Bill Clinton was fond of saying that when it came to elections it was the economy, stupid.
Judging by his unusually large budget stimulus package so early in his Administration, it would seem that Joe Biden does not subscribe to Clinton’s view. While to be sure Biden’s budget stimulus promises to deliver this year the U.S. economy’s best growth performance in the past fifty years. It also risks being followed by a nasty economic hangover in the run-up to next year’s November midterm congressional elections.
It would be a gross understatement to say that Biden can ill-afford any setback in next year’s midterm elections. With a slight Democratic majority in the House and an evenly split Senate, the most minor of electoral setbacks next year could render Biden a lame-duck president in the remainder of his four-year term. It could do so in much the same way as Barak Obama’s shellacking in the 2010 midterm elections rendered him a lame duck in the remainder of his presidency.
Experience suggests that electorates have short memories. When it comes to the 2022 midterm elections, voters will not be guided by the state of their economic well-being in 2021. Rather, they must be expected to be guided by how they perceive their economic state at the time they cast their votes. This makes the timing of Biden’s economic stimulus all the more difficult to understand from a longer-run political vantage point.
In gauging, how Biden’s budget will likely impact the U.S. economy over the next two years, it is well to recall that his budget initiative will result in the U.S. economy receiving as much as 13 percent of GDP in budget stimulus in 2021, or its largest peace-time such stimulus on record. This stimulus will be coming at a time that the U.S. economy is already recovering, the Federal Reserve still has its pedal fully to the metal, and there is a considerable amount of coronavirus-related pent-up demand in the economy.
The political good news for Biden is that this ultra-easy mix of fiscal and monetary policy is likely to produce the mother of all economic booms in the remainder of this year. The political bad news for Biden is that this boom is likely to lead to considerable economic overheating as we enter next year. Indeed, with the Congressional Budget Office estimating that the U.S. economy is presently operating at only 3 percent below its potential, it is difficult to see how with all the policy stimulus it is receiving, the U.S. economy will not be operating considerably above its potential as we enter 2022.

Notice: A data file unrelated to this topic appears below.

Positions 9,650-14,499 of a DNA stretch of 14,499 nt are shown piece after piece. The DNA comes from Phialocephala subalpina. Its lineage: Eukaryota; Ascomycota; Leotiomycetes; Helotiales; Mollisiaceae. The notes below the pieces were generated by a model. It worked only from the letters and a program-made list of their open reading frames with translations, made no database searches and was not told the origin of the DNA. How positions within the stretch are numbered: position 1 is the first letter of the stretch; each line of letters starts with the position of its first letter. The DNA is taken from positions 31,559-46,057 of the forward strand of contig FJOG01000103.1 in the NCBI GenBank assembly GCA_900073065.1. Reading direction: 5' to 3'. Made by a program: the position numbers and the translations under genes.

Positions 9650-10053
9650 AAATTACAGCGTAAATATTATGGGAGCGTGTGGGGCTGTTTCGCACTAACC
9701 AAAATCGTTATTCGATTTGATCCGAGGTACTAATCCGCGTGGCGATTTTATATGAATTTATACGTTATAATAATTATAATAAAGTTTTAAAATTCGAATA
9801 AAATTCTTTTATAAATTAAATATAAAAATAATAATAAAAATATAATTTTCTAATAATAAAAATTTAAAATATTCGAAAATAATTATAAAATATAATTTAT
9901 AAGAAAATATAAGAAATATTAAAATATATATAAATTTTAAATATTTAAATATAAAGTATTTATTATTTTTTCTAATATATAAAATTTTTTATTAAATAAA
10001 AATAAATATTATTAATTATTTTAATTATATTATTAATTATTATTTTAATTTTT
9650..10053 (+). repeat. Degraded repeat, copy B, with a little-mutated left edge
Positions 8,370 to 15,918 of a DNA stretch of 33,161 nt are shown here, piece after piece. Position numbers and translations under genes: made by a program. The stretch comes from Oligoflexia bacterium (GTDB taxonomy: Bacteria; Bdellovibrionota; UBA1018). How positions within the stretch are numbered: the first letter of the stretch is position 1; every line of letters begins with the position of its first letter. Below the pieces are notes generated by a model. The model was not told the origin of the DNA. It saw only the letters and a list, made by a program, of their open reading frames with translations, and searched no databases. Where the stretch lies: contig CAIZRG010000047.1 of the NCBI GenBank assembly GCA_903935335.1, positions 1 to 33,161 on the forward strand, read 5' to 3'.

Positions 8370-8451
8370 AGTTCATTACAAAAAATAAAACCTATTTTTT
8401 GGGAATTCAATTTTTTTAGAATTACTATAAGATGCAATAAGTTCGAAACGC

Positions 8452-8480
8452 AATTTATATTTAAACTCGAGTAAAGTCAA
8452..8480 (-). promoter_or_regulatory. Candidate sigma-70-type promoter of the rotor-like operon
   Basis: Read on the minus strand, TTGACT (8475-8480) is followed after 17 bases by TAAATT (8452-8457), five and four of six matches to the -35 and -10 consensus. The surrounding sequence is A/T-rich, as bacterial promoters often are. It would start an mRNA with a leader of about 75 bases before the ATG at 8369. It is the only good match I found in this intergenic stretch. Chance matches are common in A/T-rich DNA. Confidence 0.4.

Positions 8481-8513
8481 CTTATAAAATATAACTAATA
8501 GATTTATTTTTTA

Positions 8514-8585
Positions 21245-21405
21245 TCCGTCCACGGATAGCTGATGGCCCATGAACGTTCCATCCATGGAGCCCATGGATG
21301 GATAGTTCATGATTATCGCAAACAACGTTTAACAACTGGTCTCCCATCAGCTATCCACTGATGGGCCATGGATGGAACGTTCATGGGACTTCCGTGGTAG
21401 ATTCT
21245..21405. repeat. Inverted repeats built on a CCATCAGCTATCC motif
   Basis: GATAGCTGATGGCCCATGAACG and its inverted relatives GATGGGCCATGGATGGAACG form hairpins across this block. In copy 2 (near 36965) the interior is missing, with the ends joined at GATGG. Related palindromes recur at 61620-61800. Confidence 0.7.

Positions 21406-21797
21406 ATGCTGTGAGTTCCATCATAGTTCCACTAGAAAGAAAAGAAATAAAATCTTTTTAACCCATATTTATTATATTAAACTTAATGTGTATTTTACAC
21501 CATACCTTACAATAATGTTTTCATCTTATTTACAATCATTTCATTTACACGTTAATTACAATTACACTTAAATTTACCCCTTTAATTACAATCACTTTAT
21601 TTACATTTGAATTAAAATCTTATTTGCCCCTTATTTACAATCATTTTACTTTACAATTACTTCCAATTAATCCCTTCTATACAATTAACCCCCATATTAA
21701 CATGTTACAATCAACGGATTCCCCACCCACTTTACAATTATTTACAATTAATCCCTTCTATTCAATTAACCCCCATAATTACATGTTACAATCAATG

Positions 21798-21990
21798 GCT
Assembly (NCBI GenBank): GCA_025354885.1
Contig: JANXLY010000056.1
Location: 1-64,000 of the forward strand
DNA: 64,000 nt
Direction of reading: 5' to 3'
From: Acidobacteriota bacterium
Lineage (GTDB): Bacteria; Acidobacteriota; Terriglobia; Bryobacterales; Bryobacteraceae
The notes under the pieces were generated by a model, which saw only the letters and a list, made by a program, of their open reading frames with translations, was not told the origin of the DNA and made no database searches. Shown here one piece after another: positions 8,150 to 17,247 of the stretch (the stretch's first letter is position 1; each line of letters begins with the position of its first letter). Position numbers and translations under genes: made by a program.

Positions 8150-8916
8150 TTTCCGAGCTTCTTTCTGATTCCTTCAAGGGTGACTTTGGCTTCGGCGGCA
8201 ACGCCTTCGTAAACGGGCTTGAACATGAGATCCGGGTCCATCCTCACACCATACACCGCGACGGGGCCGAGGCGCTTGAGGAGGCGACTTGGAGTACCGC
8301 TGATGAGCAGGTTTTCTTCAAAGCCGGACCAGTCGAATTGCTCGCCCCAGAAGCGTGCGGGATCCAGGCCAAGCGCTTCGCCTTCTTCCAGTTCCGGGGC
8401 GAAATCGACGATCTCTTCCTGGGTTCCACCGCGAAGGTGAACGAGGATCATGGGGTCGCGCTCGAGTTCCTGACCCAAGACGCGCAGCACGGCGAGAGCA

If inflation were to rise in a manner that threatened the Federal Reserve’s 2 percent inflation target, the Fed would have little option but to raise interest rates. That could be particularly problematic for both the U.S. and global economies since such Fed tightening would be occurring in the context of a global everything asset price and credit market bubble. Not only are U.S. equity valuations at lofty levels similar to those prevailing on the eve of the 1929 stock market crash. Risky emerging market and highly leveraged corporate borrowers can still borrow at interest rates not much higher than those at which the U.S. government can borrow.
Today’s asset price and credit market bubble are premised on the assumption that interest rates will stay indefinitely at today’s ultra-low levels. The real political risk for Biden is that his overly expansive budget policy might cause these bubbles to burst in the run-up to the midterm elections as a consequence of the Fed interest rate increases his budget policy invites. Considering that today’s global everything bubble is very much larger and more pervasive than the 2008 U.S. housing and credit market bubble, its bursting could have very untoward consequences for the U.S. and global economies.
All of this would suggest that after acting in haste by rushing through his overly expansive budget stimulus so early in his administration, Biden might spend the two years after next year’s midterm elections repenting at leisure.
Desmond Lachman is a resident fellow at the American Enterprise Institute. He was formerly a deputy director in the International Monetary Fund's Policy Development and Review Department and the chief emerging market economic strategist at Salomon Smith Barney.